The hair is a geometric mod-fop collage, but the fags he clutches are just fags, not Sobranies. And for the Champion Androgyne of 1993, his sense of melodrama is noticeably on holiday. In search of a quiet space to conduct the first Suede interview in over a year, we pop into the empty offices next door. A barren, harshly lit white room presents itself as a possibility. It looks promisingly like an Orwellian interrogation cell.

Anderson puts his leather jacket down, then picks it up again. "Er let's go back next door," he says, pragmatically "You can pretend we did the interview in there."

So we trudge back next door and pile in between the mountains of post-Suede, Suede-esque and subconsciously Suede-shaped demo tapes which cling like fungae to every surface of Nude's mini-A&R department.

Surrounded by a prodigal inheritance of so-so bands, Brett puts his feet up on the desk, leans back and eyes the cassette stacks like some exiled Prince who's come down from his castle to check on developments among the peasants. This time, however, Castle Highgate and the ivory tower rock of Dog Man Star might might have been permanently left behind

"Smaller! Who the fuck are Smaller?" shouts Brett as the A&R dude vacates his office.

"You don't need to know, but there's a tape there if you want it." says Mr A&R.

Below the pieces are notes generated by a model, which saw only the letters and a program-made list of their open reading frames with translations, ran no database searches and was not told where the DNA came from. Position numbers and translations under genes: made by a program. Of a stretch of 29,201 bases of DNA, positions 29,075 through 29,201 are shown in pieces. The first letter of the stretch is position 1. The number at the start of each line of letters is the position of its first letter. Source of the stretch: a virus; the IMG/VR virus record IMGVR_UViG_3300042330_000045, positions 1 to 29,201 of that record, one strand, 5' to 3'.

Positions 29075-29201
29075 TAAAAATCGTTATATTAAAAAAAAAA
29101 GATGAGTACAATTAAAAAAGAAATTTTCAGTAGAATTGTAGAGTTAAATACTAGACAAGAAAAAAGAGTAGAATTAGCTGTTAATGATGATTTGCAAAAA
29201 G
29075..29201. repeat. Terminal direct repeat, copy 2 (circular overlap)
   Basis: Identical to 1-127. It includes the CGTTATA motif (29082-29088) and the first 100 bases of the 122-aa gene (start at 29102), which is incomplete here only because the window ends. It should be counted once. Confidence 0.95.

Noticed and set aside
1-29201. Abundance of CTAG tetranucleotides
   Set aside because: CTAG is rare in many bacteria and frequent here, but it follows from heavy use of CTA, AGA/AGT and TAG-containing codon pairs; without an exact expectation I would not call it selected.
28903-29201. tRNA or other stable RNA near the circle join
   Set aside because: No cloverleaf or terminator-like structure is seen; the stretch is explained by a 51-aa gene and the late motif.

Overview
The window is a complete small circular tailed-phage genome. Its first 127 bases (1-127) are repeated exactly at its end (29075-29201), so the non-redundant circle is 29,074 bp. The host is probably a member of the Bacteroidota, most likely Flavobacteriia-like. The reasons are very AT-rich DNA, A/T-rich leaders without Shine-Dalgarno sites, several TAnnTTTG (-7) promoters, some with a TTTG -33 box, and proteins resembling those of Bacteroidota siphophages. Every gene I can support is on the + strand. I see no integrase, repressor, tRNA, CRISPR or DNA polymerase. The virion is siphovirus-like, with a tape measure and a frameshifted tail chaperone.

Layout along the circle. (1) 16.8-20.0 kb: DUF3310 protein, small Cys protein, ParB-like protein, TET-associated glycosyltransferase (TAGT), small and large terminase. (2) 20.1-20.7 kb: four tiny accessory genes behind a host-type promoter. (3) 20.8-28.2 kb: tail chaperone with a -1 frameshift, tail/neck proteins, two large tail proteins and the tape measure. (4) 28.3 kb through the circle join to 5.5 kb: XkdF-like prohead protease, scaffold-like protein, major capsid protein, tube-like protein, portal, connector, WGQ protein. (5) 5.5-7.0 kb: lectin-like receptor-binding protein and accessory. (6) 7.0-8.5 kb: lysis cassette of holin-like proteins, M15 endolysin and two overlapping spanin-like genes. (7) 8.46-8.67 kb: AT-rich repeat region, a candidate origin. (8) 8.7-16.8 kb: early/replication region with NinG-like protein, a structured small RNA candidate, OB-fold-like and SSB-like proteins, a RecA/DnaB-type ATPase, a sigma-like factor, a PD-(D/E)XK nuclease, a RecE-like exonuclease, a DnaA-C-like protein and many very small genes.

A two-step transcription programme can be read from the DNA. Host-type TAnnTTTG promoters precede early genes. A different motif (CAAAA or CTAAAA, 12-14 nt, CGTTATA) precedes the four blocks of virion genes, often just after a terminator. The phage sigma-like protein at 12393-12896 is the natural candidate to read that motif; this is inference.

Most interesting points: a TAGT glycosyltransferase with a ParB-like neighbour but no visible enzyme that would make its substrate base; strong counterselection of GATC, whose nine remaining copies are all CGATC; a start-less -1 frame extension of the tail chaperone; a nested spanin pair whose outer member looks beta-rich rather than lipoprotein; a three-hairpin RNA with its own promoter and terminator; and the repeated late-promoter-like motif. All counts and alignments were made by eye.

"Smaller! Hahahahahah!" he cackles. "It's not one of those names that inspires confidence is it! It's like that band Midway Still What a name that was to choose! It's like, Oh We're still half-way there.' Hahhahahah!

ANDERSON MIGHT well laugh. If Suede were to rename themselves based on their mid-'96 position, they'd have to call themselves Karmic Surplus. When they first emerged from the punter-free cellars of ignored early-'90s Rock Garden gigs to storm the next year's charts, the young, vital indie-rock hopefuls list consisted of Ned's Atomic Dustbin, Senseless Things, Mega City 4. Carter. The Frank And Walters, and the aforementioned Midway Still.

That any of them would inspire a British pop renaissance, and somehow re-introduce the languid, E-comedown. post-baggy teenage masses to the concept of buying singles was as likely as Bovine Encephalitis getting hip. There was, of course, the touted Kingmaker who Suede were supporting as the

Brett-brats media profile sky rocketed in the summer of '92. But as the NME live review understated it at the time: "Brett is a man capable of putting some drama back into the charts." Melodrama. actually dahlings. Because Suede went all the way showed a generation how it could be done, then simultaneously lost their guitarist and half the plot.